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How the first U.S. satellite launch became something of an international joke

U.S. astronauts have had to hitch a ride on Russian rockets for the last eight years, because the U.S. doesn’t currently have any human-rated rockets. In the early days of the Space Race, the Soviets dominated space as well.

How the first U.S. satellite launch became something of an international joke
[Images: NASA (Yuri Gagarin and Sputnik 1);Clker-Free-Vector-Images/Pixabay (globe); Eidy Bambang-Sunaryo/Unsplash (stars)]

This is the fourth in an exclusive series of 50 articles, one published each day until July 20, exploring the 50th anniversary of the first-ever Moon landing. You can check out 50 Days to the Moon here every day. 

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When the Space Age dawned in 1957, the Soviet Union dominated. They didn’t just dominate, they ruled the heavens, setting one space milestone after another, year after year.

It wasn’t just a triumph for the Russians: It was an ongoing global embarrassment for the United States.

The Soviets created the Space Age with the launch of Sputnik, the first spacecraft of any kind, on October 4, 1957–a satellite a little bigger than a beach ball, with four swept-back antennas, that weighed an improbable 184 pounds.

Sputnik 1 had been surprising, and while all it did was whirl overhead, beep-beep-beeping with a sense of Red Menace, it turned space exploration into a contest.

The Soviet Union’s streak of pioneering missions continued, though, and that shattered Americans’ complacent sense that the United States dominated science, technology, and engineering, an idea that had been firmly established during World War II.

Sputnik I exhibit in the Missile & Space Gallery at the National Museum of the United States Air Force. [Photo: U.S. Air Force]
Just 30 days after the shock of Sputnik 1, the Russians launched a spaceship, Sputnik 2, which contained a sealed, climate-controlled cabin in which flew Laika the dog, the first creature launched into space. Sputnik 2 weighed 1,121 pounds, half a ton to ferry a 13-pound mutt. Sputnik 2 had the ability to transmit data about Laika’s vital signs back to Russian scientists, and it also had a TV camera that sent back pictures of her in her cabin as she orbited Earth.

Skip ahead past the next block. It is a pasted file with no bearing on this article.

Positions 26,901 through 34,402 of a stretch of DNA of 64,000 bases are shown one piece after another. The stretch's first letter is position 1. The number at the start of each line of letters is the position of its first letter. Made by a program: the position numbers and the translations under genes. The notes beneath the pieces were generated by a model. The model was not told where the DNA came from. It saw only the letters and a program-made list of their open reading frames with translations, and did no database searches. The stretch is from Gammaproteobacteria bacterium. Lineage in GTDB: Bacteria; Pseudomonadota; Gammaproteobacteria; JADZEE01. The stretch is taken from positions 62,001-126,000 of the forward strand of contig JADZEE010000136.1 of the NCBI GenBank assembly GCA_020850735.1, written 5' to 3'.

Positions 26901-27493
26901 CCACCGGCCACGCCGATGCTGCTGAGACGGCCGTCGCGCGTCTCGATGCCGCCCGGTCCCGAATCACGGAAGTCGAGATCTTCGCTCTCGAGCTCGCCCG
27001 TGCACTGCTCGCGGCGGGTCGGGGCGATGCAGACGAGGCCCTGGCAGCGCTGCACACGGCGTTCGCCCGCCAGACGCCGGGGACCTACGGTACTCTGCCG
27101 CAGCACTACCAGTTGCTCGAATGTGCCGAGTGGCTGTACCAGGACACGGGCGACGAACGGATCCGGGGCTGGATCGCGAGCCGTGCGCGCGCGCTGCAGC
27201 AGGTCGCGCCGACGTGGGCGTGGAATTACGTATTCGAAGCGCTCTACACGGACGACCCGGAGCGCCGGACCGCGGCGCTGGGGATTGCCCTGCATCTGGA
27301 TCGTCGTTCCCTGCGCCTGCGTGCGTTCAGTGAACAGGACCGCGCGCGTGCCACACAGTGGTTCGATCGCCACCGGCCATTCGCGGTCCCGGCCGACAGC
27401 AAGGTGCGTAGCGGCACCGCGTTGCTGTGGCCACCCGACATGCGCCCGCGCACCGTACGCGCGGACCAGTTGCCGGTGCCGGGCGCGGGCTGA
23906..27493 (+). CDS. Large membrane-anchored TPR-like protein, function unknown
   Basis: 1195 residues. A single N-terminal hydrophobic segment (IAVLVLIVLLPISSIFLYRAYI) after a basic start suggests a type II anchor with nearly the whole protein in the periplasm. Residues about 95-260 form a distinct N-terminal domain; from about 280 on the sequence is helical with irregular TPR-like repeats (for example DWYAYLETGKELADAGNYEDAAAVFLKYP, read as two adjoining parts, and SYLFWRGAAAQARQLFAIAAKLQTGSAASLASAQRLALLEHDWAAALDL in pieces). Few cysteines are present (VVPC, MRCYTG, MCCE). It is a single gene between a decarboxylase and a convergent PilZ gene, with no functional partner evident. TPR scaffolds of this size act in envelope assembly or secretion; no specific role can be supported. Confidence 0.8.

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The Russians launched the first probe that approached the Moon (Luna 1), the first probe to hit the Moon (Luna 2), and gave the world its first glimpse of the Moon’s far side, via Luna 3, which used sophisticated on-board equipment to take pictures, develop the film, digitize the negatives, and then transmit them back to the Soviets–all in 1959. Although the images were taken from 40,000 miles up and were of poor quality, they still caused a worldwide sensation.

First photo of the lunar far side [Image: NASA]
Three months before John F. Kennedy’s election, the Soviets sent two dogs into space, Strelka and Belka, and brought them safely home. Three months after Kennedy became president, the Soviet Union made Yuri Gagarin the world’s first human space traveler.

The feeling that the Russians were far ahead of the Americans was only exacerbated by the less ambitious–and less successful–nature of the U.S. missions that followed similar Russian ones. The first U.S. satellite launch came two months after Sputnik, on December 6, 1957. The U.S. considered it merely a test (the soccer ball-sized satellite weighed six pounds, not even half what Laika had weighed), but no one else did: The launch of Vanguard 1A attracted more than 100 reporters and live TV coverage. But the Vanguard rocket malfunctioned, rising just three feet off its pad before crashing back down, exploding in billows of flame and smoke.